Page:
Visualizing American Empire: Orientalism and Imperialism in the Philippines

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University of Chicago Press, Sep 1, 2010 - History - 213 pages
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In 1899 an American could open a newspaper and find outrageous images, such as an American soldier being injected with leprosy by Filipino insurgents. These kinds of hyperbolic accounts, David Brody argues in this illuminating book, were just one element of the visual and material culture that played an integral role in debates about empire in late nineteenth- and early twentieth-century America.

Visualizing American Empire
explores the ways visual imagery and design shaped the political and cultural landscape. Drawing on a myriad of sources—including photographs, tattoos, the decorative arts, the popular press, maps, parades, and material from world’s fairs and urban planners—Brody offers a distinctive perspective on American imperialism. Exploring the period leading up to the Spanish-American War, as well as beyond it, Brody argues that the way Americans visualized the Orient greatly influenced the fantasies of colonial domestication that would play out in the Philippines. Throughout, Brody insightfully examines visual culture’s integral role in the machinery that runs the colonial engine. The result is essential reading for anyone interested in the history of the United States, art, design, or empire.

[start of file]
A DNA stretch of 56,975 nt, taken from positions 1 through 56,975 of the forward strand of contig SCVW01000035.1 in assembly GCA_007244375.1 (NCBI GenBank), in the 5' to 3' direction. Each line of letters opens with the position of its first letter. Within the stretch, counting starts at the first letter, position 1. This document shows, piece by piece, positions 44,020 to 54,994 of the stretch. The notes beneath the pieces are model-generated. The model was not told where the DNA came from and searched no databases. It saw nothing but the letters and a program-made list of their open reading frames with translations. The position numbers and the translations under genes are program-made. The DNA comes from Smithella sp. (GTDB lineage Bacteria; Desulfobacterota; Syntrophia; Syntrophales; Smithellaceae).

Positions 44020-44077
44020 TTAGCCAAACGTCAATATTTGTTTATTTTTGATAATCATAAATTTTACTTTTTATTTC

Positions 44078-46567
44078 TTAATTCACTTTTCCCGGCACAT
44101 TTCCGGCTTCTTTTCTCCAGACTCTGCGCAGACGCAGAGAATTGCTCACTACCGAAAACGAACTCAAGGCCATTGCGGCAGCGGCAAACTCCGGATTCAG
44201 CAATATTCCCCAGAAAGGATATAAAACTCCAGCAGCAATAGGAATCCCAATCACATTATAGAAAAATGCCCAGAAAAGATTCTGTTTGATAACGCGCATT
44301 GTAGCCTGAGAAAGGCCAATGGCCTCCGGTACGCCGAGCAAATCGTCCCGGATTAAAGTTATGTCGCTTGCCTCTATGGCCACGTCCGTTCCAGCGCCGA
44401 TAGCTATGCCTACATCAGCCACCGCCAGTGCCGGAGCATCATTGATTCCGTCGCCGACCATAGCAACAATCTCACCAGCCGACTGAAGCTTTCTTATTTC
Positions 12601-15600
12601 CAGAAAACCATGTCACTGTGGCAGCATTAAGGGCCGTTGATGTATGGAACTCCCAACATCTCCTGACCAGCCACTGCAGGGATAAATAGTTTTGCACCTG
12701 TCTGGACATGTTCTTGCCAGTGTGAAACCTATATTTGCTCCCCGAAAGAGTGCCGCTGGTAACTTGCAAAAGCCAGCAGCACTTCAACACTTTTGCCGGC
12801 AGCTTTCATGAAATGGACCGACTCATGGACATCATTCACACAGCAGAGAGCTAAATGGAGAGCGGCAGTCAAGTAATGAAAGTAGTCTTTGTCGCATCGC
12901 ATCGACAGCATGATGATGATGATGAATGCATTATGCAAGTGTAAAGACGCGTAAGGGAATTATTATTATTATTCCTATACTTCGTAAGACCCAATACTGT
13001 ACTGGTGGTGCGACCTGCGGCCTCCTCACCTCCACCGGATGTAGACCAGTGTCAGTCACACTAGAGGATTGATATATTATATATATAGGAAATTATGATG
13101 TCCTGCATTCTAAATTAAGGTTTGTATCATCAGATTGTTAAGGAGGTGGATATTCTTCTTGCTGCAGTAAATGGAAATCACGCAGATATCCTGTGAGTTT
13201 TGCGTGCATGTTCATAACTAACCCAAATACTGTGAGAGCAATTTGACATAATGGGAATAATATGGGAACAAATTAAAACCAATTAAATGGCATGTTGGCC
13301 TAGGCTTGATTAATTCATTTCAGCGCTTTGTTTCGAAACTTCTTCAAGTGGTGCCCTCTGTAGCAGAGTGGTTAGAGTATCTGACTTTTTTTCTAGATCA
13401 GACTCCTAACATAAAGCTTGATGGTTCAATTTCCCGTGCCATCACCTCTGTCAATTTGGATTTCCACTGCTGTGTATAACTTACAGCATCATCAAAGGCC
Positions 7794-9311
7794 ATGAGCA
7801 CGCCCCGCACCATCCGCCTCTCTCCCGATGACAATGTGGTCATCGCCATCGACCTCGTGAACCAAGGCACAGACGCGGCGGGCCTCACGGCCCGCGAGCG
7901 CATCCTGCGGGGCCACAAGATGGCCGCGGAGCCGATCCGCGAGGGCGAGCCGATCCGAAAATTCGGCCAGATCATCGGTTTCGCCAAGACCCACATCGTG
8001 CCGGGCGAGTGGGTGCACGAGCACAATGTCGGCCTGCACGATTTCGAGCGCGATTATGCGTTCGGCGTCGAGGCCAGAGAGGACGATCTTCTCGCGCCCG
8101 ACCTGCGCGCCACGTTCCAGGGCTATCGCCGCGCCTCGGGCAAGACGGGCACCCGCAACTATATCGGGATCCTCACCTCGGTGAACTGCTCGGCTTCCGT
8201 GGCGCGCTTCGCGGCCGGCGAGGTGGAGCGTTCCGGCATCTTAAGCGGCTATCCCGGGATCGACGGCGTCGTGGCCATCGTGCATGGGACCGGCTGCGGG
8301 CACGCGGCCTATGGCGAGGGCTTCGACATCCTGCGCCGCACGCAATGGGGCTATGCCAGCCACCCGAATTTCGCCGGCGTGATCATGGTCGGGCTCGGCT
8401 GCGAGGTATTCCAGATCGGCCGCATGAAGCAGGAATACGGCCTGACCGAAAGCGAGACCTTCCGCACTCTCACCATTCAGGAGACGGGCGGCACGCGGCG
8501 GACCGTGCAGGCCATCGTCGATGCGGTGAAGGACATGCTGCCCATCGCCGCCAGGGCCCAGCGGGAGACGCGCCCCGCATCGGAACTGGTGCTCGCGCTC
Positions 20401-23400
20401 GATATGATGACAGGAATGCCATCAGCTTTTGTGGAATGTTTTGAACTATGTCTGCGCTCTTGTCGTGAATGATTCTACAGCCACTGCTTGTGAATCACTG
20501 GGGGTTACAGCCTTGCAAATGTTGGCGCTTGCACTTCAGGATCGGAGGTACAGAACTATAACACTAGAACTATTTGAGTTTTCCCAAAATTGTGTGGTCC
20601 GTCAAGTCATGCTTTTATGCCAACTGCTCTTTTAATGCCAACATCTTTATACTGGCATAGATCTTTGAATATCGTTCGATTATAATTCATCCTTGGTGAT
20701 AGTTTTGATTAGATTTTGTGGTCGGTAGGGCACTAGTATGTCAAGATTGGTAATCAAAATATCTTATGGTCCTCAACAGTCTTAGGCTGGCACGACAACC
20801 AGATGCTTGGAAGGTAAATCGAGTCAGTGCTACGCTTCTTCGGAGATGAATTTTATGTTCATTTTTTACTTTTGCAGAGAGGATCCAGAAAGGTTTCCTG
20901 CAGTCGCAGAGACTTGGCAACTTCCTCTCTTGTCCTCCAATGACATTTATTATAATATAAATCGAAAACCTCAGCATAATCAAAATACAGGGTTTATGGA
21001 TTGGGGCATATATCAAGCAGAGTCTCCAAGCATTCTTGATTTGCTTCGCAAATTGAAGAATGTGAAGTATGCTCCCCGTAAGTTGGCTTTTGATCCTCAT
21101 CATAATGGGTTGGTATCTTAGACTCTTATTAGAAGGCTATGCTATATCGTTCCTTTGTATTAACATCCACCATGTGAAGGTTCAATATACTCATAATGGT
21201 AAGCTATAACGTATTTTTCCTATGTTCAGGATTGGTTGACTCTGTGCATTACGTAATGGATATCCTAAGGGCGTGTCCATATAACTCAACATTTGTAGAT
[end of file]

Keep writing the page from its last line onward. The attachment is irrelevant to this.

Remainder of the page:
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Contents

Introduction
1
Charles Longfellow in the Orient
10
Edward Morse Art Amateur and the American Interior
29
Representing the Philippine Colony
59
Cartography and American Imperialism in the Philippines
89
New York Citys Victory Party for Naval Hero George Dewey
113
Architecture and American Imperialism in the Philippines
140
Taft Decorates the White House
164
Acknowledgments
172
Notes
175
Index
205
Copyright

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About the author (2010)

David Brody is assistant professor of design studies at Parsons, the New School for Design, and coeditor of Design Studies: A Reader.

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